The cause which limits speculation in commodities, the tendency of increasing price to draw forth additional supplies, cannot limit the speculative advance in land values, as land is a fixed quantity, which human agency can neither increase nor diminish; but there is nevertheless a limit to the price of land, in the minimum required by labor and capital as the condition of engaging in production. If it were possible continuously to reduce wages until zero were reached, it would be possible continuously to increase rent until it swallowed up the whole produce. But as wages cannot be permanently reduced below the point at which laborers will consent to work and reproduce, nor interest below the point at which capital will be devoted to production, there is a limit which restrains the speculative advance of rent. Hence speculation cannot have the same scope to advance rent in countries where wages and interest are already near the minimum, as in countries where they are considerably above it.
The great problem, of which these recurring seasons of industrial depression are but peculiar manifestations, is now, I think, fully solved, and the social phenomena which all over the civilized world appall the philanthropist and perplex the statesman, which hang with clouds the future of the most advanced races, and suggest doubts of the reality and ultimate goal of what we have fondly called progress, are now explained.
The reason why, in spite of the increase of productive power, wages constantly tend to a minimum which will give but a bare living, is that, with increase in productive power, rent tends to even greater increase, thus producing a constant tendency to the forcing down of wages.
Land being necessary to labor, and being reduced to private ownership, every increase in the productive power of labor but increases rent — the price that labor must pay for the opportunity to utilize its powers; and thus all the advantages gained by the march of progress go to the owners of land, and wages do not increase.*
The simple theory which I have outlined (if indeed it can be called a theory which is but the recognition of the most obvious relations) explains this conjunction of poverty with wealth, of low wages with high productive power, of degradation amid enlightenment, of virtual slavery in political liberty.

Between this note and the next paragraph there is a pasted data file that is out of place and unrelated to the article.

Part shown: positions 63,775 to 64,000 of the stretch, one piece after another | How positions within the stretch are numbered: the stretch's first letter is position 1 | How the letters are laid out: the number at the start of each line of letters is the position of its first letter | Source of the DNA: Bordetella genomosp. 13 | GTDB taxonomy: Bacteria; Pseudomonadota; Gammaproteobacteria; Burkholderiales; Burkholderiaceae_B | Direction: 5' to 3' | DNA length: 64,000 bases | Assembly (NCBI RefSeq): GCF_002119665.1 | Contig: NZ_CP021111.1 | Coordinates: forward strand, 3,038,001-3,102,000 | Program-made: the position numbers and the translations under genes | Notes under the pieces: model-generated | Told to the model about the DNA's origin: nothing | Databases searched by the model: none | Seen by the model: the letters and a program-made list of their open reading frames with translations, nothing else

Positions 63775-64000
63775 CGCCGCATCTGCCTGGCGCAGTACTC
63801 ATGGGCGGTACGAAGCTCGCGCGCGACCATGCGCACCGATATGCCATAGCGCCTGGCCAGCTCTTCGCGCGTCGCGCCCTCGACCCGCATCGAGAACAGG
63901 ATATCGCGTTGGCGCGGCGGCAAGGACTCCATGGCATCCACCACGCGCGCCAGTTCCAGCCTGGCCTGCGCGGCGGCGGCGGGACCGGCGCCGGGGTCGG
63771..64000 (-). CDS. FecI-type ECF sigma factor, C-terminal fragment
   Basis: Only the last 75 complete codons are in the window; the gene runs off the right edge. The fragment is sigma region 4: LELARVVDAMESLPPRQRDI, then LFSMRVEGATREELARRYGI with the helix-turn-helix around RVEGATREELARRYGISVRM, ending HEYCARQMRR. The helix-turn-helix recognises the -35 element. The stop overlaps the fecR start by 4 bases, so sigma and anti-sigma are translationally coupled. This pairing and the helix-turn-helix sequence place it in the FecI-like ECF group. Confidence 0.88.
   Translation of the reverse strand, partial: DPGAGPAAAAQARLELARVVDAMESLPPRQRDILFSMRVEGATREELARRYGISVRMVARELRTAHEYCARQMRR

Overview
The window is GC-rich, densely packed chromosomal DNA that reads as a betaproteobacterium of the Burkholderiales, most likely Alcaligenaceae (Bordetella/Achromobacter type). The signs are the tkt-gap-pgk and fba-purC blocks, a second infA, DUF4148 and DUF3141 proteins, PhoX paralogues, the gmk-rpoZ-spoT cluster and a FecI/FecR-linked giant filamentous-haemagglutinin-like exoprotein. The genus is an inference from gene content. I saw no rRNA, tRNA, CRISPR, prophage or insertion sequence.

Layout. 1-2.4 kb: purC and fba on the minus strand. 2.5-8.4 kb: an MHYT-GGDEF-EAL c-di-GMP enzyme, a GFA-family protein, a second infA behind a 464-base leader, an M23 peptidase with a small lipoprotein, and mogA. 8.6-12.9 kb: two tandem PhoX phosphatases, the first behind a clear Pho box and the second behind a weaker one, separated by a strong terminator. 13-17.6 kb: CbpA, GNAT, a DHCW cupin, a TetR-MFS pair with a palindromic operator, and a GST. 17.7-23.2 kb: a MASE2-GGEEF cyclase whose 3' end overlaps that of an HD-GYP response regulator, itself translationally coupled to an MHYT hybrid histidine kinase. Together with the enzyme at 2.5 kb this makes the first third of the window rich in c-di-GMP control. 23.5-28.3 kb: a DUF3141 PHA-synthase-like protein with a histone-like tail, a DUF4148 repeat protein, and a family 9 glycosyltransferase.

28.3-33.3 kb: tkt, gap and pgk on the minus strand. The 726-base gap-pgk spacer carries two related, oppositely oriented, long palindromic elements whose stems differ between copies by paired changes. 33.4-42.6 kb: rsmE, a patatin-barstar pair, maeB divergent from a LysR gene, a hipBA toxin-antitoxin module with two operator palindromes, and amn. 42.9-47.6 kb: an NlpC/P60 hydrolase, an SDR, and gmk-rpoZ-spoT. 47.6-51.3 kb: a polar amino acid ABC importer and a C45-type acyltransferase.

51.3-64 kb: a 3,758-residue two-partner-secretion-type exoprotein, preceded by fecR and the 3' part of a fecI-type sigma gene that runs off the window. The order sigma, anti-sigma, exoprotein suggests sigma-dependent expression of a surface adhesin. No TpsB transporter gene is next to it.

It harmonizes, as results flowing from a general and inexorable law, facts otherwise most perplexing, and exhibits the sequence and relation between phenomena that without reference to it are diverse and contradictory.
It explains why improvements which increase the productive power of labor and capital increase the reward of neither.
It explains what is commonly called the conflict between labor and capital, while proving the real harmony of interest between them.
It cuts the last inch of ground from under the fallacies of protection, while showing why free trade fails to benefit permanently the working classes.
It explains why want increases with abundance, and wealth tends to greater and greater aggregations.
It explains the vice and misery which show themselves amid dense population, without attributing to the laws of the All-Wise and All-Beneficent defects which belong only to the shortsighted and selfish enactments of men.
The truth is self-evident. Put to any one capable of consecutive thought this question:
"Suppose there should arise from the English Channel or the German Ocean a no man's land on which common labor to an unlimited amount should be able to make thirty shillings a day and which should remain unappropriated and of free access, like the commons which once comprised so large a part of English soil. What would be the effect upon wages in England?"
He would at once tell you that common wages throughout England must soon increase to thirty shillings a day.
And in response to another question, "What would be the effect on rents?" he would at a moment's reflection say that rents must necessarily fall; and if he thought out the next step he would tell you that all this would happen without any very large part of English labor being diverted to the new natural opportunities, or the forms and direction of industry being much changed; only that kind of production being abandoned which now yields to labor and to landlord together less than labor could secure on the new opportunities. The great rise in wages would be at the expense of rent.
Take now the same man or another — some hardheaded business man, who has no theories, but knows how to make money. Say to him: "Here is a little village; in ten years it will be a great city — in ten years the railroad will have taken the place of the stage coach, the electric light of the candle; it will abound with all the machinery and improvements that so enormously multiply the effective power of labor. Will, in ten years, interest be any higher?"
He will tell you, "No!"
"Will the wages of common labor be any higher; will it be easier for a man who has nothing but his labor to make an independent living?"
He will tell you, "No; the wages of common labor will not be any higher; on the contrary, all the chances are that they will be lower; it will not be easier for the mere laborer to make an independent living; the chances are that it will be harder."
"What, then, will be higher?"
"Rent; the value of land. Go, get yourself a piece of ground, and hold possession."
And if, under such circumstances, you take his advice, you need do nothing more. You may sit down and smoke your pipe; you may lie around like the lazzaroni of Naples or the leperos of Mexico; you may go up in a balloon, or down a hole in the ground; and without doing one stroke of work, without adding one iota to the wealth of the community, in ten years you will be rich! In the new city you may have a luxurious mansion; but among its public buildings will be an almshouse.